Archive for » November, 2013 «

Hidden Treasures

Digging through our attic for the Christmas ornaments I came across a carefully set aside box of baby clothes. Not the modern baby clothes strewn throughout the rest of the room but far older. Baby blankets, some hand knitted some store bought but in styles so different from today’s. A few sweaters moth eaten and worn and my favorites, the delicate white dresses, embroidered with neat intricate stitches. Some stitched pink, some white and another in blue.  They feel so fine and thin in my hands, it  is hard to imagine a child such as ours rampaging about wearing them. They are crisp and unwrinkled, lovingly folded, the favorites, chosen to be saved and put away after the children were grown. I can easily picture my predecessor performing the bittersweet task, doubtless  remembering sleepless nights and first steps as she worked. That is much easier than imagining my large, gruff Father-in-Law ever wearing such tiny fragile things.

I picked out a few, of the proper size and sturdier than the rest, to try for The Goblin Child. I am at the same time horrified at such a thing and at a loss as to what the proper treatment is for these treasures. They are family heirlooms, to be kept safe and appreciated. They are rotting away, worn down by moths and time, going to waste in the attic. Some should be framed and hung where they will be appreciated for the works of art that they are. Others, by all rights, should be thrown away, covered with holes and stains.

I won’t be throwing anything away of course, instead we will make careful use of what we can and leave the rest for me to rediscover at a later time or to be found by some other mother who will cherish the tiny memories of other children who have lived and loved on this farm. As my child grows I will pick out the outfits that mean the most too me and add to the collection.

This is All My Moms Fault

Who doesn’t love to blame their parents? This time it really is though, she got me hooked. She sent me links and whined until I watched, now we, the child and I, can’t stop. This is what we do instead of Barney or what ever monstrosity they are foisting upon children nowadays. This one is my favorite, I have a thing for cute little farmer guys in white tee’s. He’s not near as cute as my farmer guy of course.

I think this is the child’s favorite

The Coming of Winter

Well corn harvest is over, most of the cattle are home, there are calves to feed and my pumpkins are rotting on the lawn,  winter must be here.

Corn harvest was delayed continually by blizzards, regular snow and rain, but all in all went smoother than the nearly nonexistent wheat harvest. A lot of the corn was laying down, I understand, but the cattle will enjoy eating it and my Father-in-law has been out baling corn stalks. We got to enjoy riding in the combine. It is a much sought after treat for all the children, and the Goblin Child is just starting to appreciate it. Plus during harvest it’s the only way we get to see my farmer husband who gets to take a small vacation from working in town to play farmer full time.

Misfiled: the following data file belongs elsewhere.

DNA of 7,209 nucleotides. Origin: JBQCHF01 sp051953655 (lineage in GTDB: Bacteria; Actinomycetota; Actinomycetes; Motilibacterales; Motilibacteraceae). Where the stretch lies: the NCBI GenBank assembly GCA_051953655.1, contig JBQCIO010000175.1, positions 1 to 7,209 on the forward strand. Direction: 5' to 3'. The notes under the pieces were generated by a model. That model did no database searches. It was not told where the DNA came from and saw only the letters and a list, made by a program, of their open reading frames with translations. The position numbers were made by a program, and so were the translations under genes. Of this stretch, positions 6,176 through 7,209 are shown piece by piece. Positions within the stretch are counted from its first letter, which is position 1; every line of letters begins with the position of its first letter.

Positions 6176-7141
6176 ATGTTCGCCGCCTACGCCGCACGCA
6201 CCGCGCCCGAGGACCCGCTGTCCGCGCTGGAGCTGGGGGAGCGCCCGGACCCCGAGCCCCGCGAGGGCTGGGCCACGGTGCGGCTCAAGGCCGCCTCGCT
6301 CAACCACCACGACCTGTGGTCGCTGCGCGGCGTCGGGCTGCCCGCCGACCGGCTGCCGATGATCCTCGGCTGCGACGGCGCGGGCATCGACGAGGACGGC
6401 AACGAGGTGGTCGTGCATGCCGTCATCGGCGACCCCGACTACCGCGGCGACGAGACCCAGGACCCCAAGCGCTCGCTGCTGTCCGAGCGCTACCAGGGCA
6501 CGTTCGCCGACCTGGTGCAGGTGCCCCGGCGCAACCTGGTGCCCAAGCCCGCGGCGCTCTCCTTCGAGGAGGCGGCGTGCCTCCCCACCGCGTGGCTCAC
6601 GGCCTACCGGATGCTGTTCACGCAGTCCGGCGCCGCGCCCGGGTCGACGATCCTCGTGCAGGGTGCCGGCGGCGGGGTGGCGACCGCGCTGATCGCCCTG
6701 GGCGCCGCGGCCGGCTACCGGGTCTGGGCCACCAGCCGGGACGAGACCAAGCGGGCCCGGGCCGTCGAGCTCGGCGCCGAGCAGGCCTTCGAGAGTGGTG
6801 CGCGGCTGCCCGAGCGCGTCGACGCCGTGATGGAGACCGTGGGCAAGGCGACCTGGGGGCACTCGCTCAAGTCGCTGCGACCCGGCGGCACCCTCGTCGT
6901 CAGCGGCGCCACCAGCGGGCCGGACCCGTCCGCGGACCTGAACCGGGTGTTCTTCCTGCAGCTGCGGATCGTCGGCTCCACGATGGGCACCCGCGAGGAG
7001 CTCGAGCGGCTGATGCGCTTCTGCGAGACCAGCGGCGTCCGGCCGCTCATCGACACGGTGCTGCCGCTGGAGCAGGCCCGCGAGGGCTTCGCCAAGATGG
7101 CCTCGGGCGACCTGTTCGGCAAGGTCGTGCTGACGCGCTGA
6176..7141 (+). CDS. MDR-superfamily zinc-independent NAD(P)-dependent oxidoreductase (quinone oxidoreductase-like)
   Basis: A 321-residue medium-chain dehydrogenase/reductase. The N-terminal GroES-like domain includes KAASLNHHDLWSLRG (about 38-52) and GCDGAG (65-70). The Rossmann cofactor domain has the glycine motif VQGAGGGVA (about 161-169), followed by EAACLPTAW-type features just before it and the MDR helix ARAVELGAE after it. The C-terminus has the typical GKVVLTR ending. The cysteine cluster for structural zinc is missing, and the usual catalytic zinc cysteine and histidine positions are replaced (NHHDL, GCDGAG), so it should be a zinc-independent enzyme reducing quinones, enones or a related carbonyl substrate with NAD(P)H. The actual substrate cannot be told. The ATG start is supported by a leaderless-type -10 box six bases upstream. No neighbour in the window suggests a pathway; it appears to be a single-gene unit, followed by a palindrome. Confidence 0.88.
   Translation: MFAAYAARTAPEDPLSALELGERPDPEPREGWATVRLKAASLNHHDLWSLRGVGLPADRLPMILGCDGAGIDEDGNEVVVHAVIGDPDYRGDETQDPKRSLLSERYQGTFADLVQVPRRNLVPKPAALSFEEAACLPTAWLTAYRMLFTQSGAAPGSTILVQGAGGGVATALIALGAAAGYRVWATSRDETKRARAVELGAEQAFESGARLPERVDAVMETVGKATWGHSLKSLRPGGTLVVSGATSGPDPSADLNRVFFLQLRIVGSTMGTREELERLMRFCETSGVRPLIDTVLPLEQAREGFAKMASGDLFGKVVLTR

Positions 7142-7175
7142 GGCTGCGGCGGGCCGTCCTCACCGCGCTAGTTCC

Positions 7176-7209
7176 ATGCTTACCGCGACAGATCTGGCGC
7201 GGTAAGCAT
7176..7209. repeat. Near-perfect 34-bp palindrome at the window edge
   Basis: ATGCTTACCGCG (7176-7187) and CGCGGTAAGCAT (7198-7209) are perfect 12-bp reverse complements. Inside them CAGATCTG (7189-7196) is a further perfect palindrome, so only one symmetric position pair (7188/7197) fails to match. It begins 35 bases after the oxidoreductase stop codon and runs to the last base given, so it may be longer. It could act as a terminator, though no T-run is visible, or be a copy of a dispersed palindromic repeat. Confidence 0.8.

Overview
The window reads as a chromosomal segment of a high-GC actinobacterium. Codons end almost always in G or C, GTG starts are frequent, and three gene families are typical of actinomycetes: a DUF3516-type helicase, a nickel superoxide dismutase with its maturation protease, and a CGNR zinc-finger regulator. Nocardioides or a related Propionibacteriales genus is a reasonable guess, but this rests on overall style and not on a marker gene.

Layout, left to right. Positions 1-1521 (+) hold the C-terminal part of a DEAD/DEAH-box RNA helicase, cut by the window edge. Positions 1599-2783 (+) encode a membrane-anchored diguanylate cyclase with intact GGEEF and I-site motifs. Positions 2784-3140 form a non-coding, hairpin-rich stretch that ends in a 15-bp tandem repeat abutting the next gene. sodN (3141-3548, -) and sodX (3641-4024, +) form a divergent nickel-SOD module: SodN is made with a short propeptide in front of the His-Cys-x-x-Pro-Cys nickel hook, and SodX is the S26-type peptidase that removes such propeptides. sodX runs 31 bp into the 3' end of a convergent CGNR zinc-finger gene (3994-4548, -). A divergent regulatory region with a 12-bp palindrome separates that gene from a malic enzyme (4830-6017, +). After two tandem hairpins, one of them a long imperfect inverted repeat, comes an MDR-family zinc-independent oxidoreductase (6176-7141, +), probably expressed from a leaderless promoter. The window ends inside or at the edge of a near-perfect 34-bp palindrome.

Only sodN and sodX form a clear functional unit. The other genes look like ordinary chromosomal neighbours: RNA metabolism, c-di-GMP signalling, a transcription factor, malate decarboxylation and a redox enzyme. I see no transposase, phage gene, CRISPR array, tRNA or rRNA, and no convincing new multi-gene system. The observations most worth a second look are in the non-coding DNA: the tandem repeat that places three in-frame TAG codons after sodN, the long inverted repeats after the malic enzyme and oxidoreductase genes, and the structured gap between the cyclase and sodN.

All of last weekend was spent gathering and hauling cattle. Some were there, where they were supposed to be, others were off visiting the neighbors. One way or another they all had to come home. The closest got to walk, the farther away bunch got a ride in the trailer. That leaves one bunch to go, the time and method remains to be seen, by us at least. The Goblin Child and I didn’t get to bring a horse but we got to ride a little on a four wheeler and drive the pick up and trailer. She got to skip the car seat when going across country and really enjoyed chasing the cattle. Her father even let her ride on the four wheeler and chase them for real. She got very good at “haw”ing them.

With calves here to feed it’s back to work for the child and me. Last year she was too little to come along. This year my mother-in-law is spared the dreaded job of watching the child and The Goblin Child gets to help feed. I am glad that I got to learn how to drive the feed truck last year with out quite so much help, that makes it easier this year to feed with her hanging on my arms and onto the wheel and pulling every knob and control. Her favorite part seems to be when I floor it. The engine revs, and revs, and finally switches gears and we are thrown back in our seats as we reach top speeds of ten maybe fifteen mile an hour.

On the bright side I think the child will know how to drive long before she can reach the peddles.

And One More From my Brother

I do like his choices. Mom said it looked more like it’s appy side and I said I wasn’t interested but when I looked I must admit it caught my eye. Not that Wisconson has gotten any closer, it’s still to far away, not gaited apparently, and not old and very broke.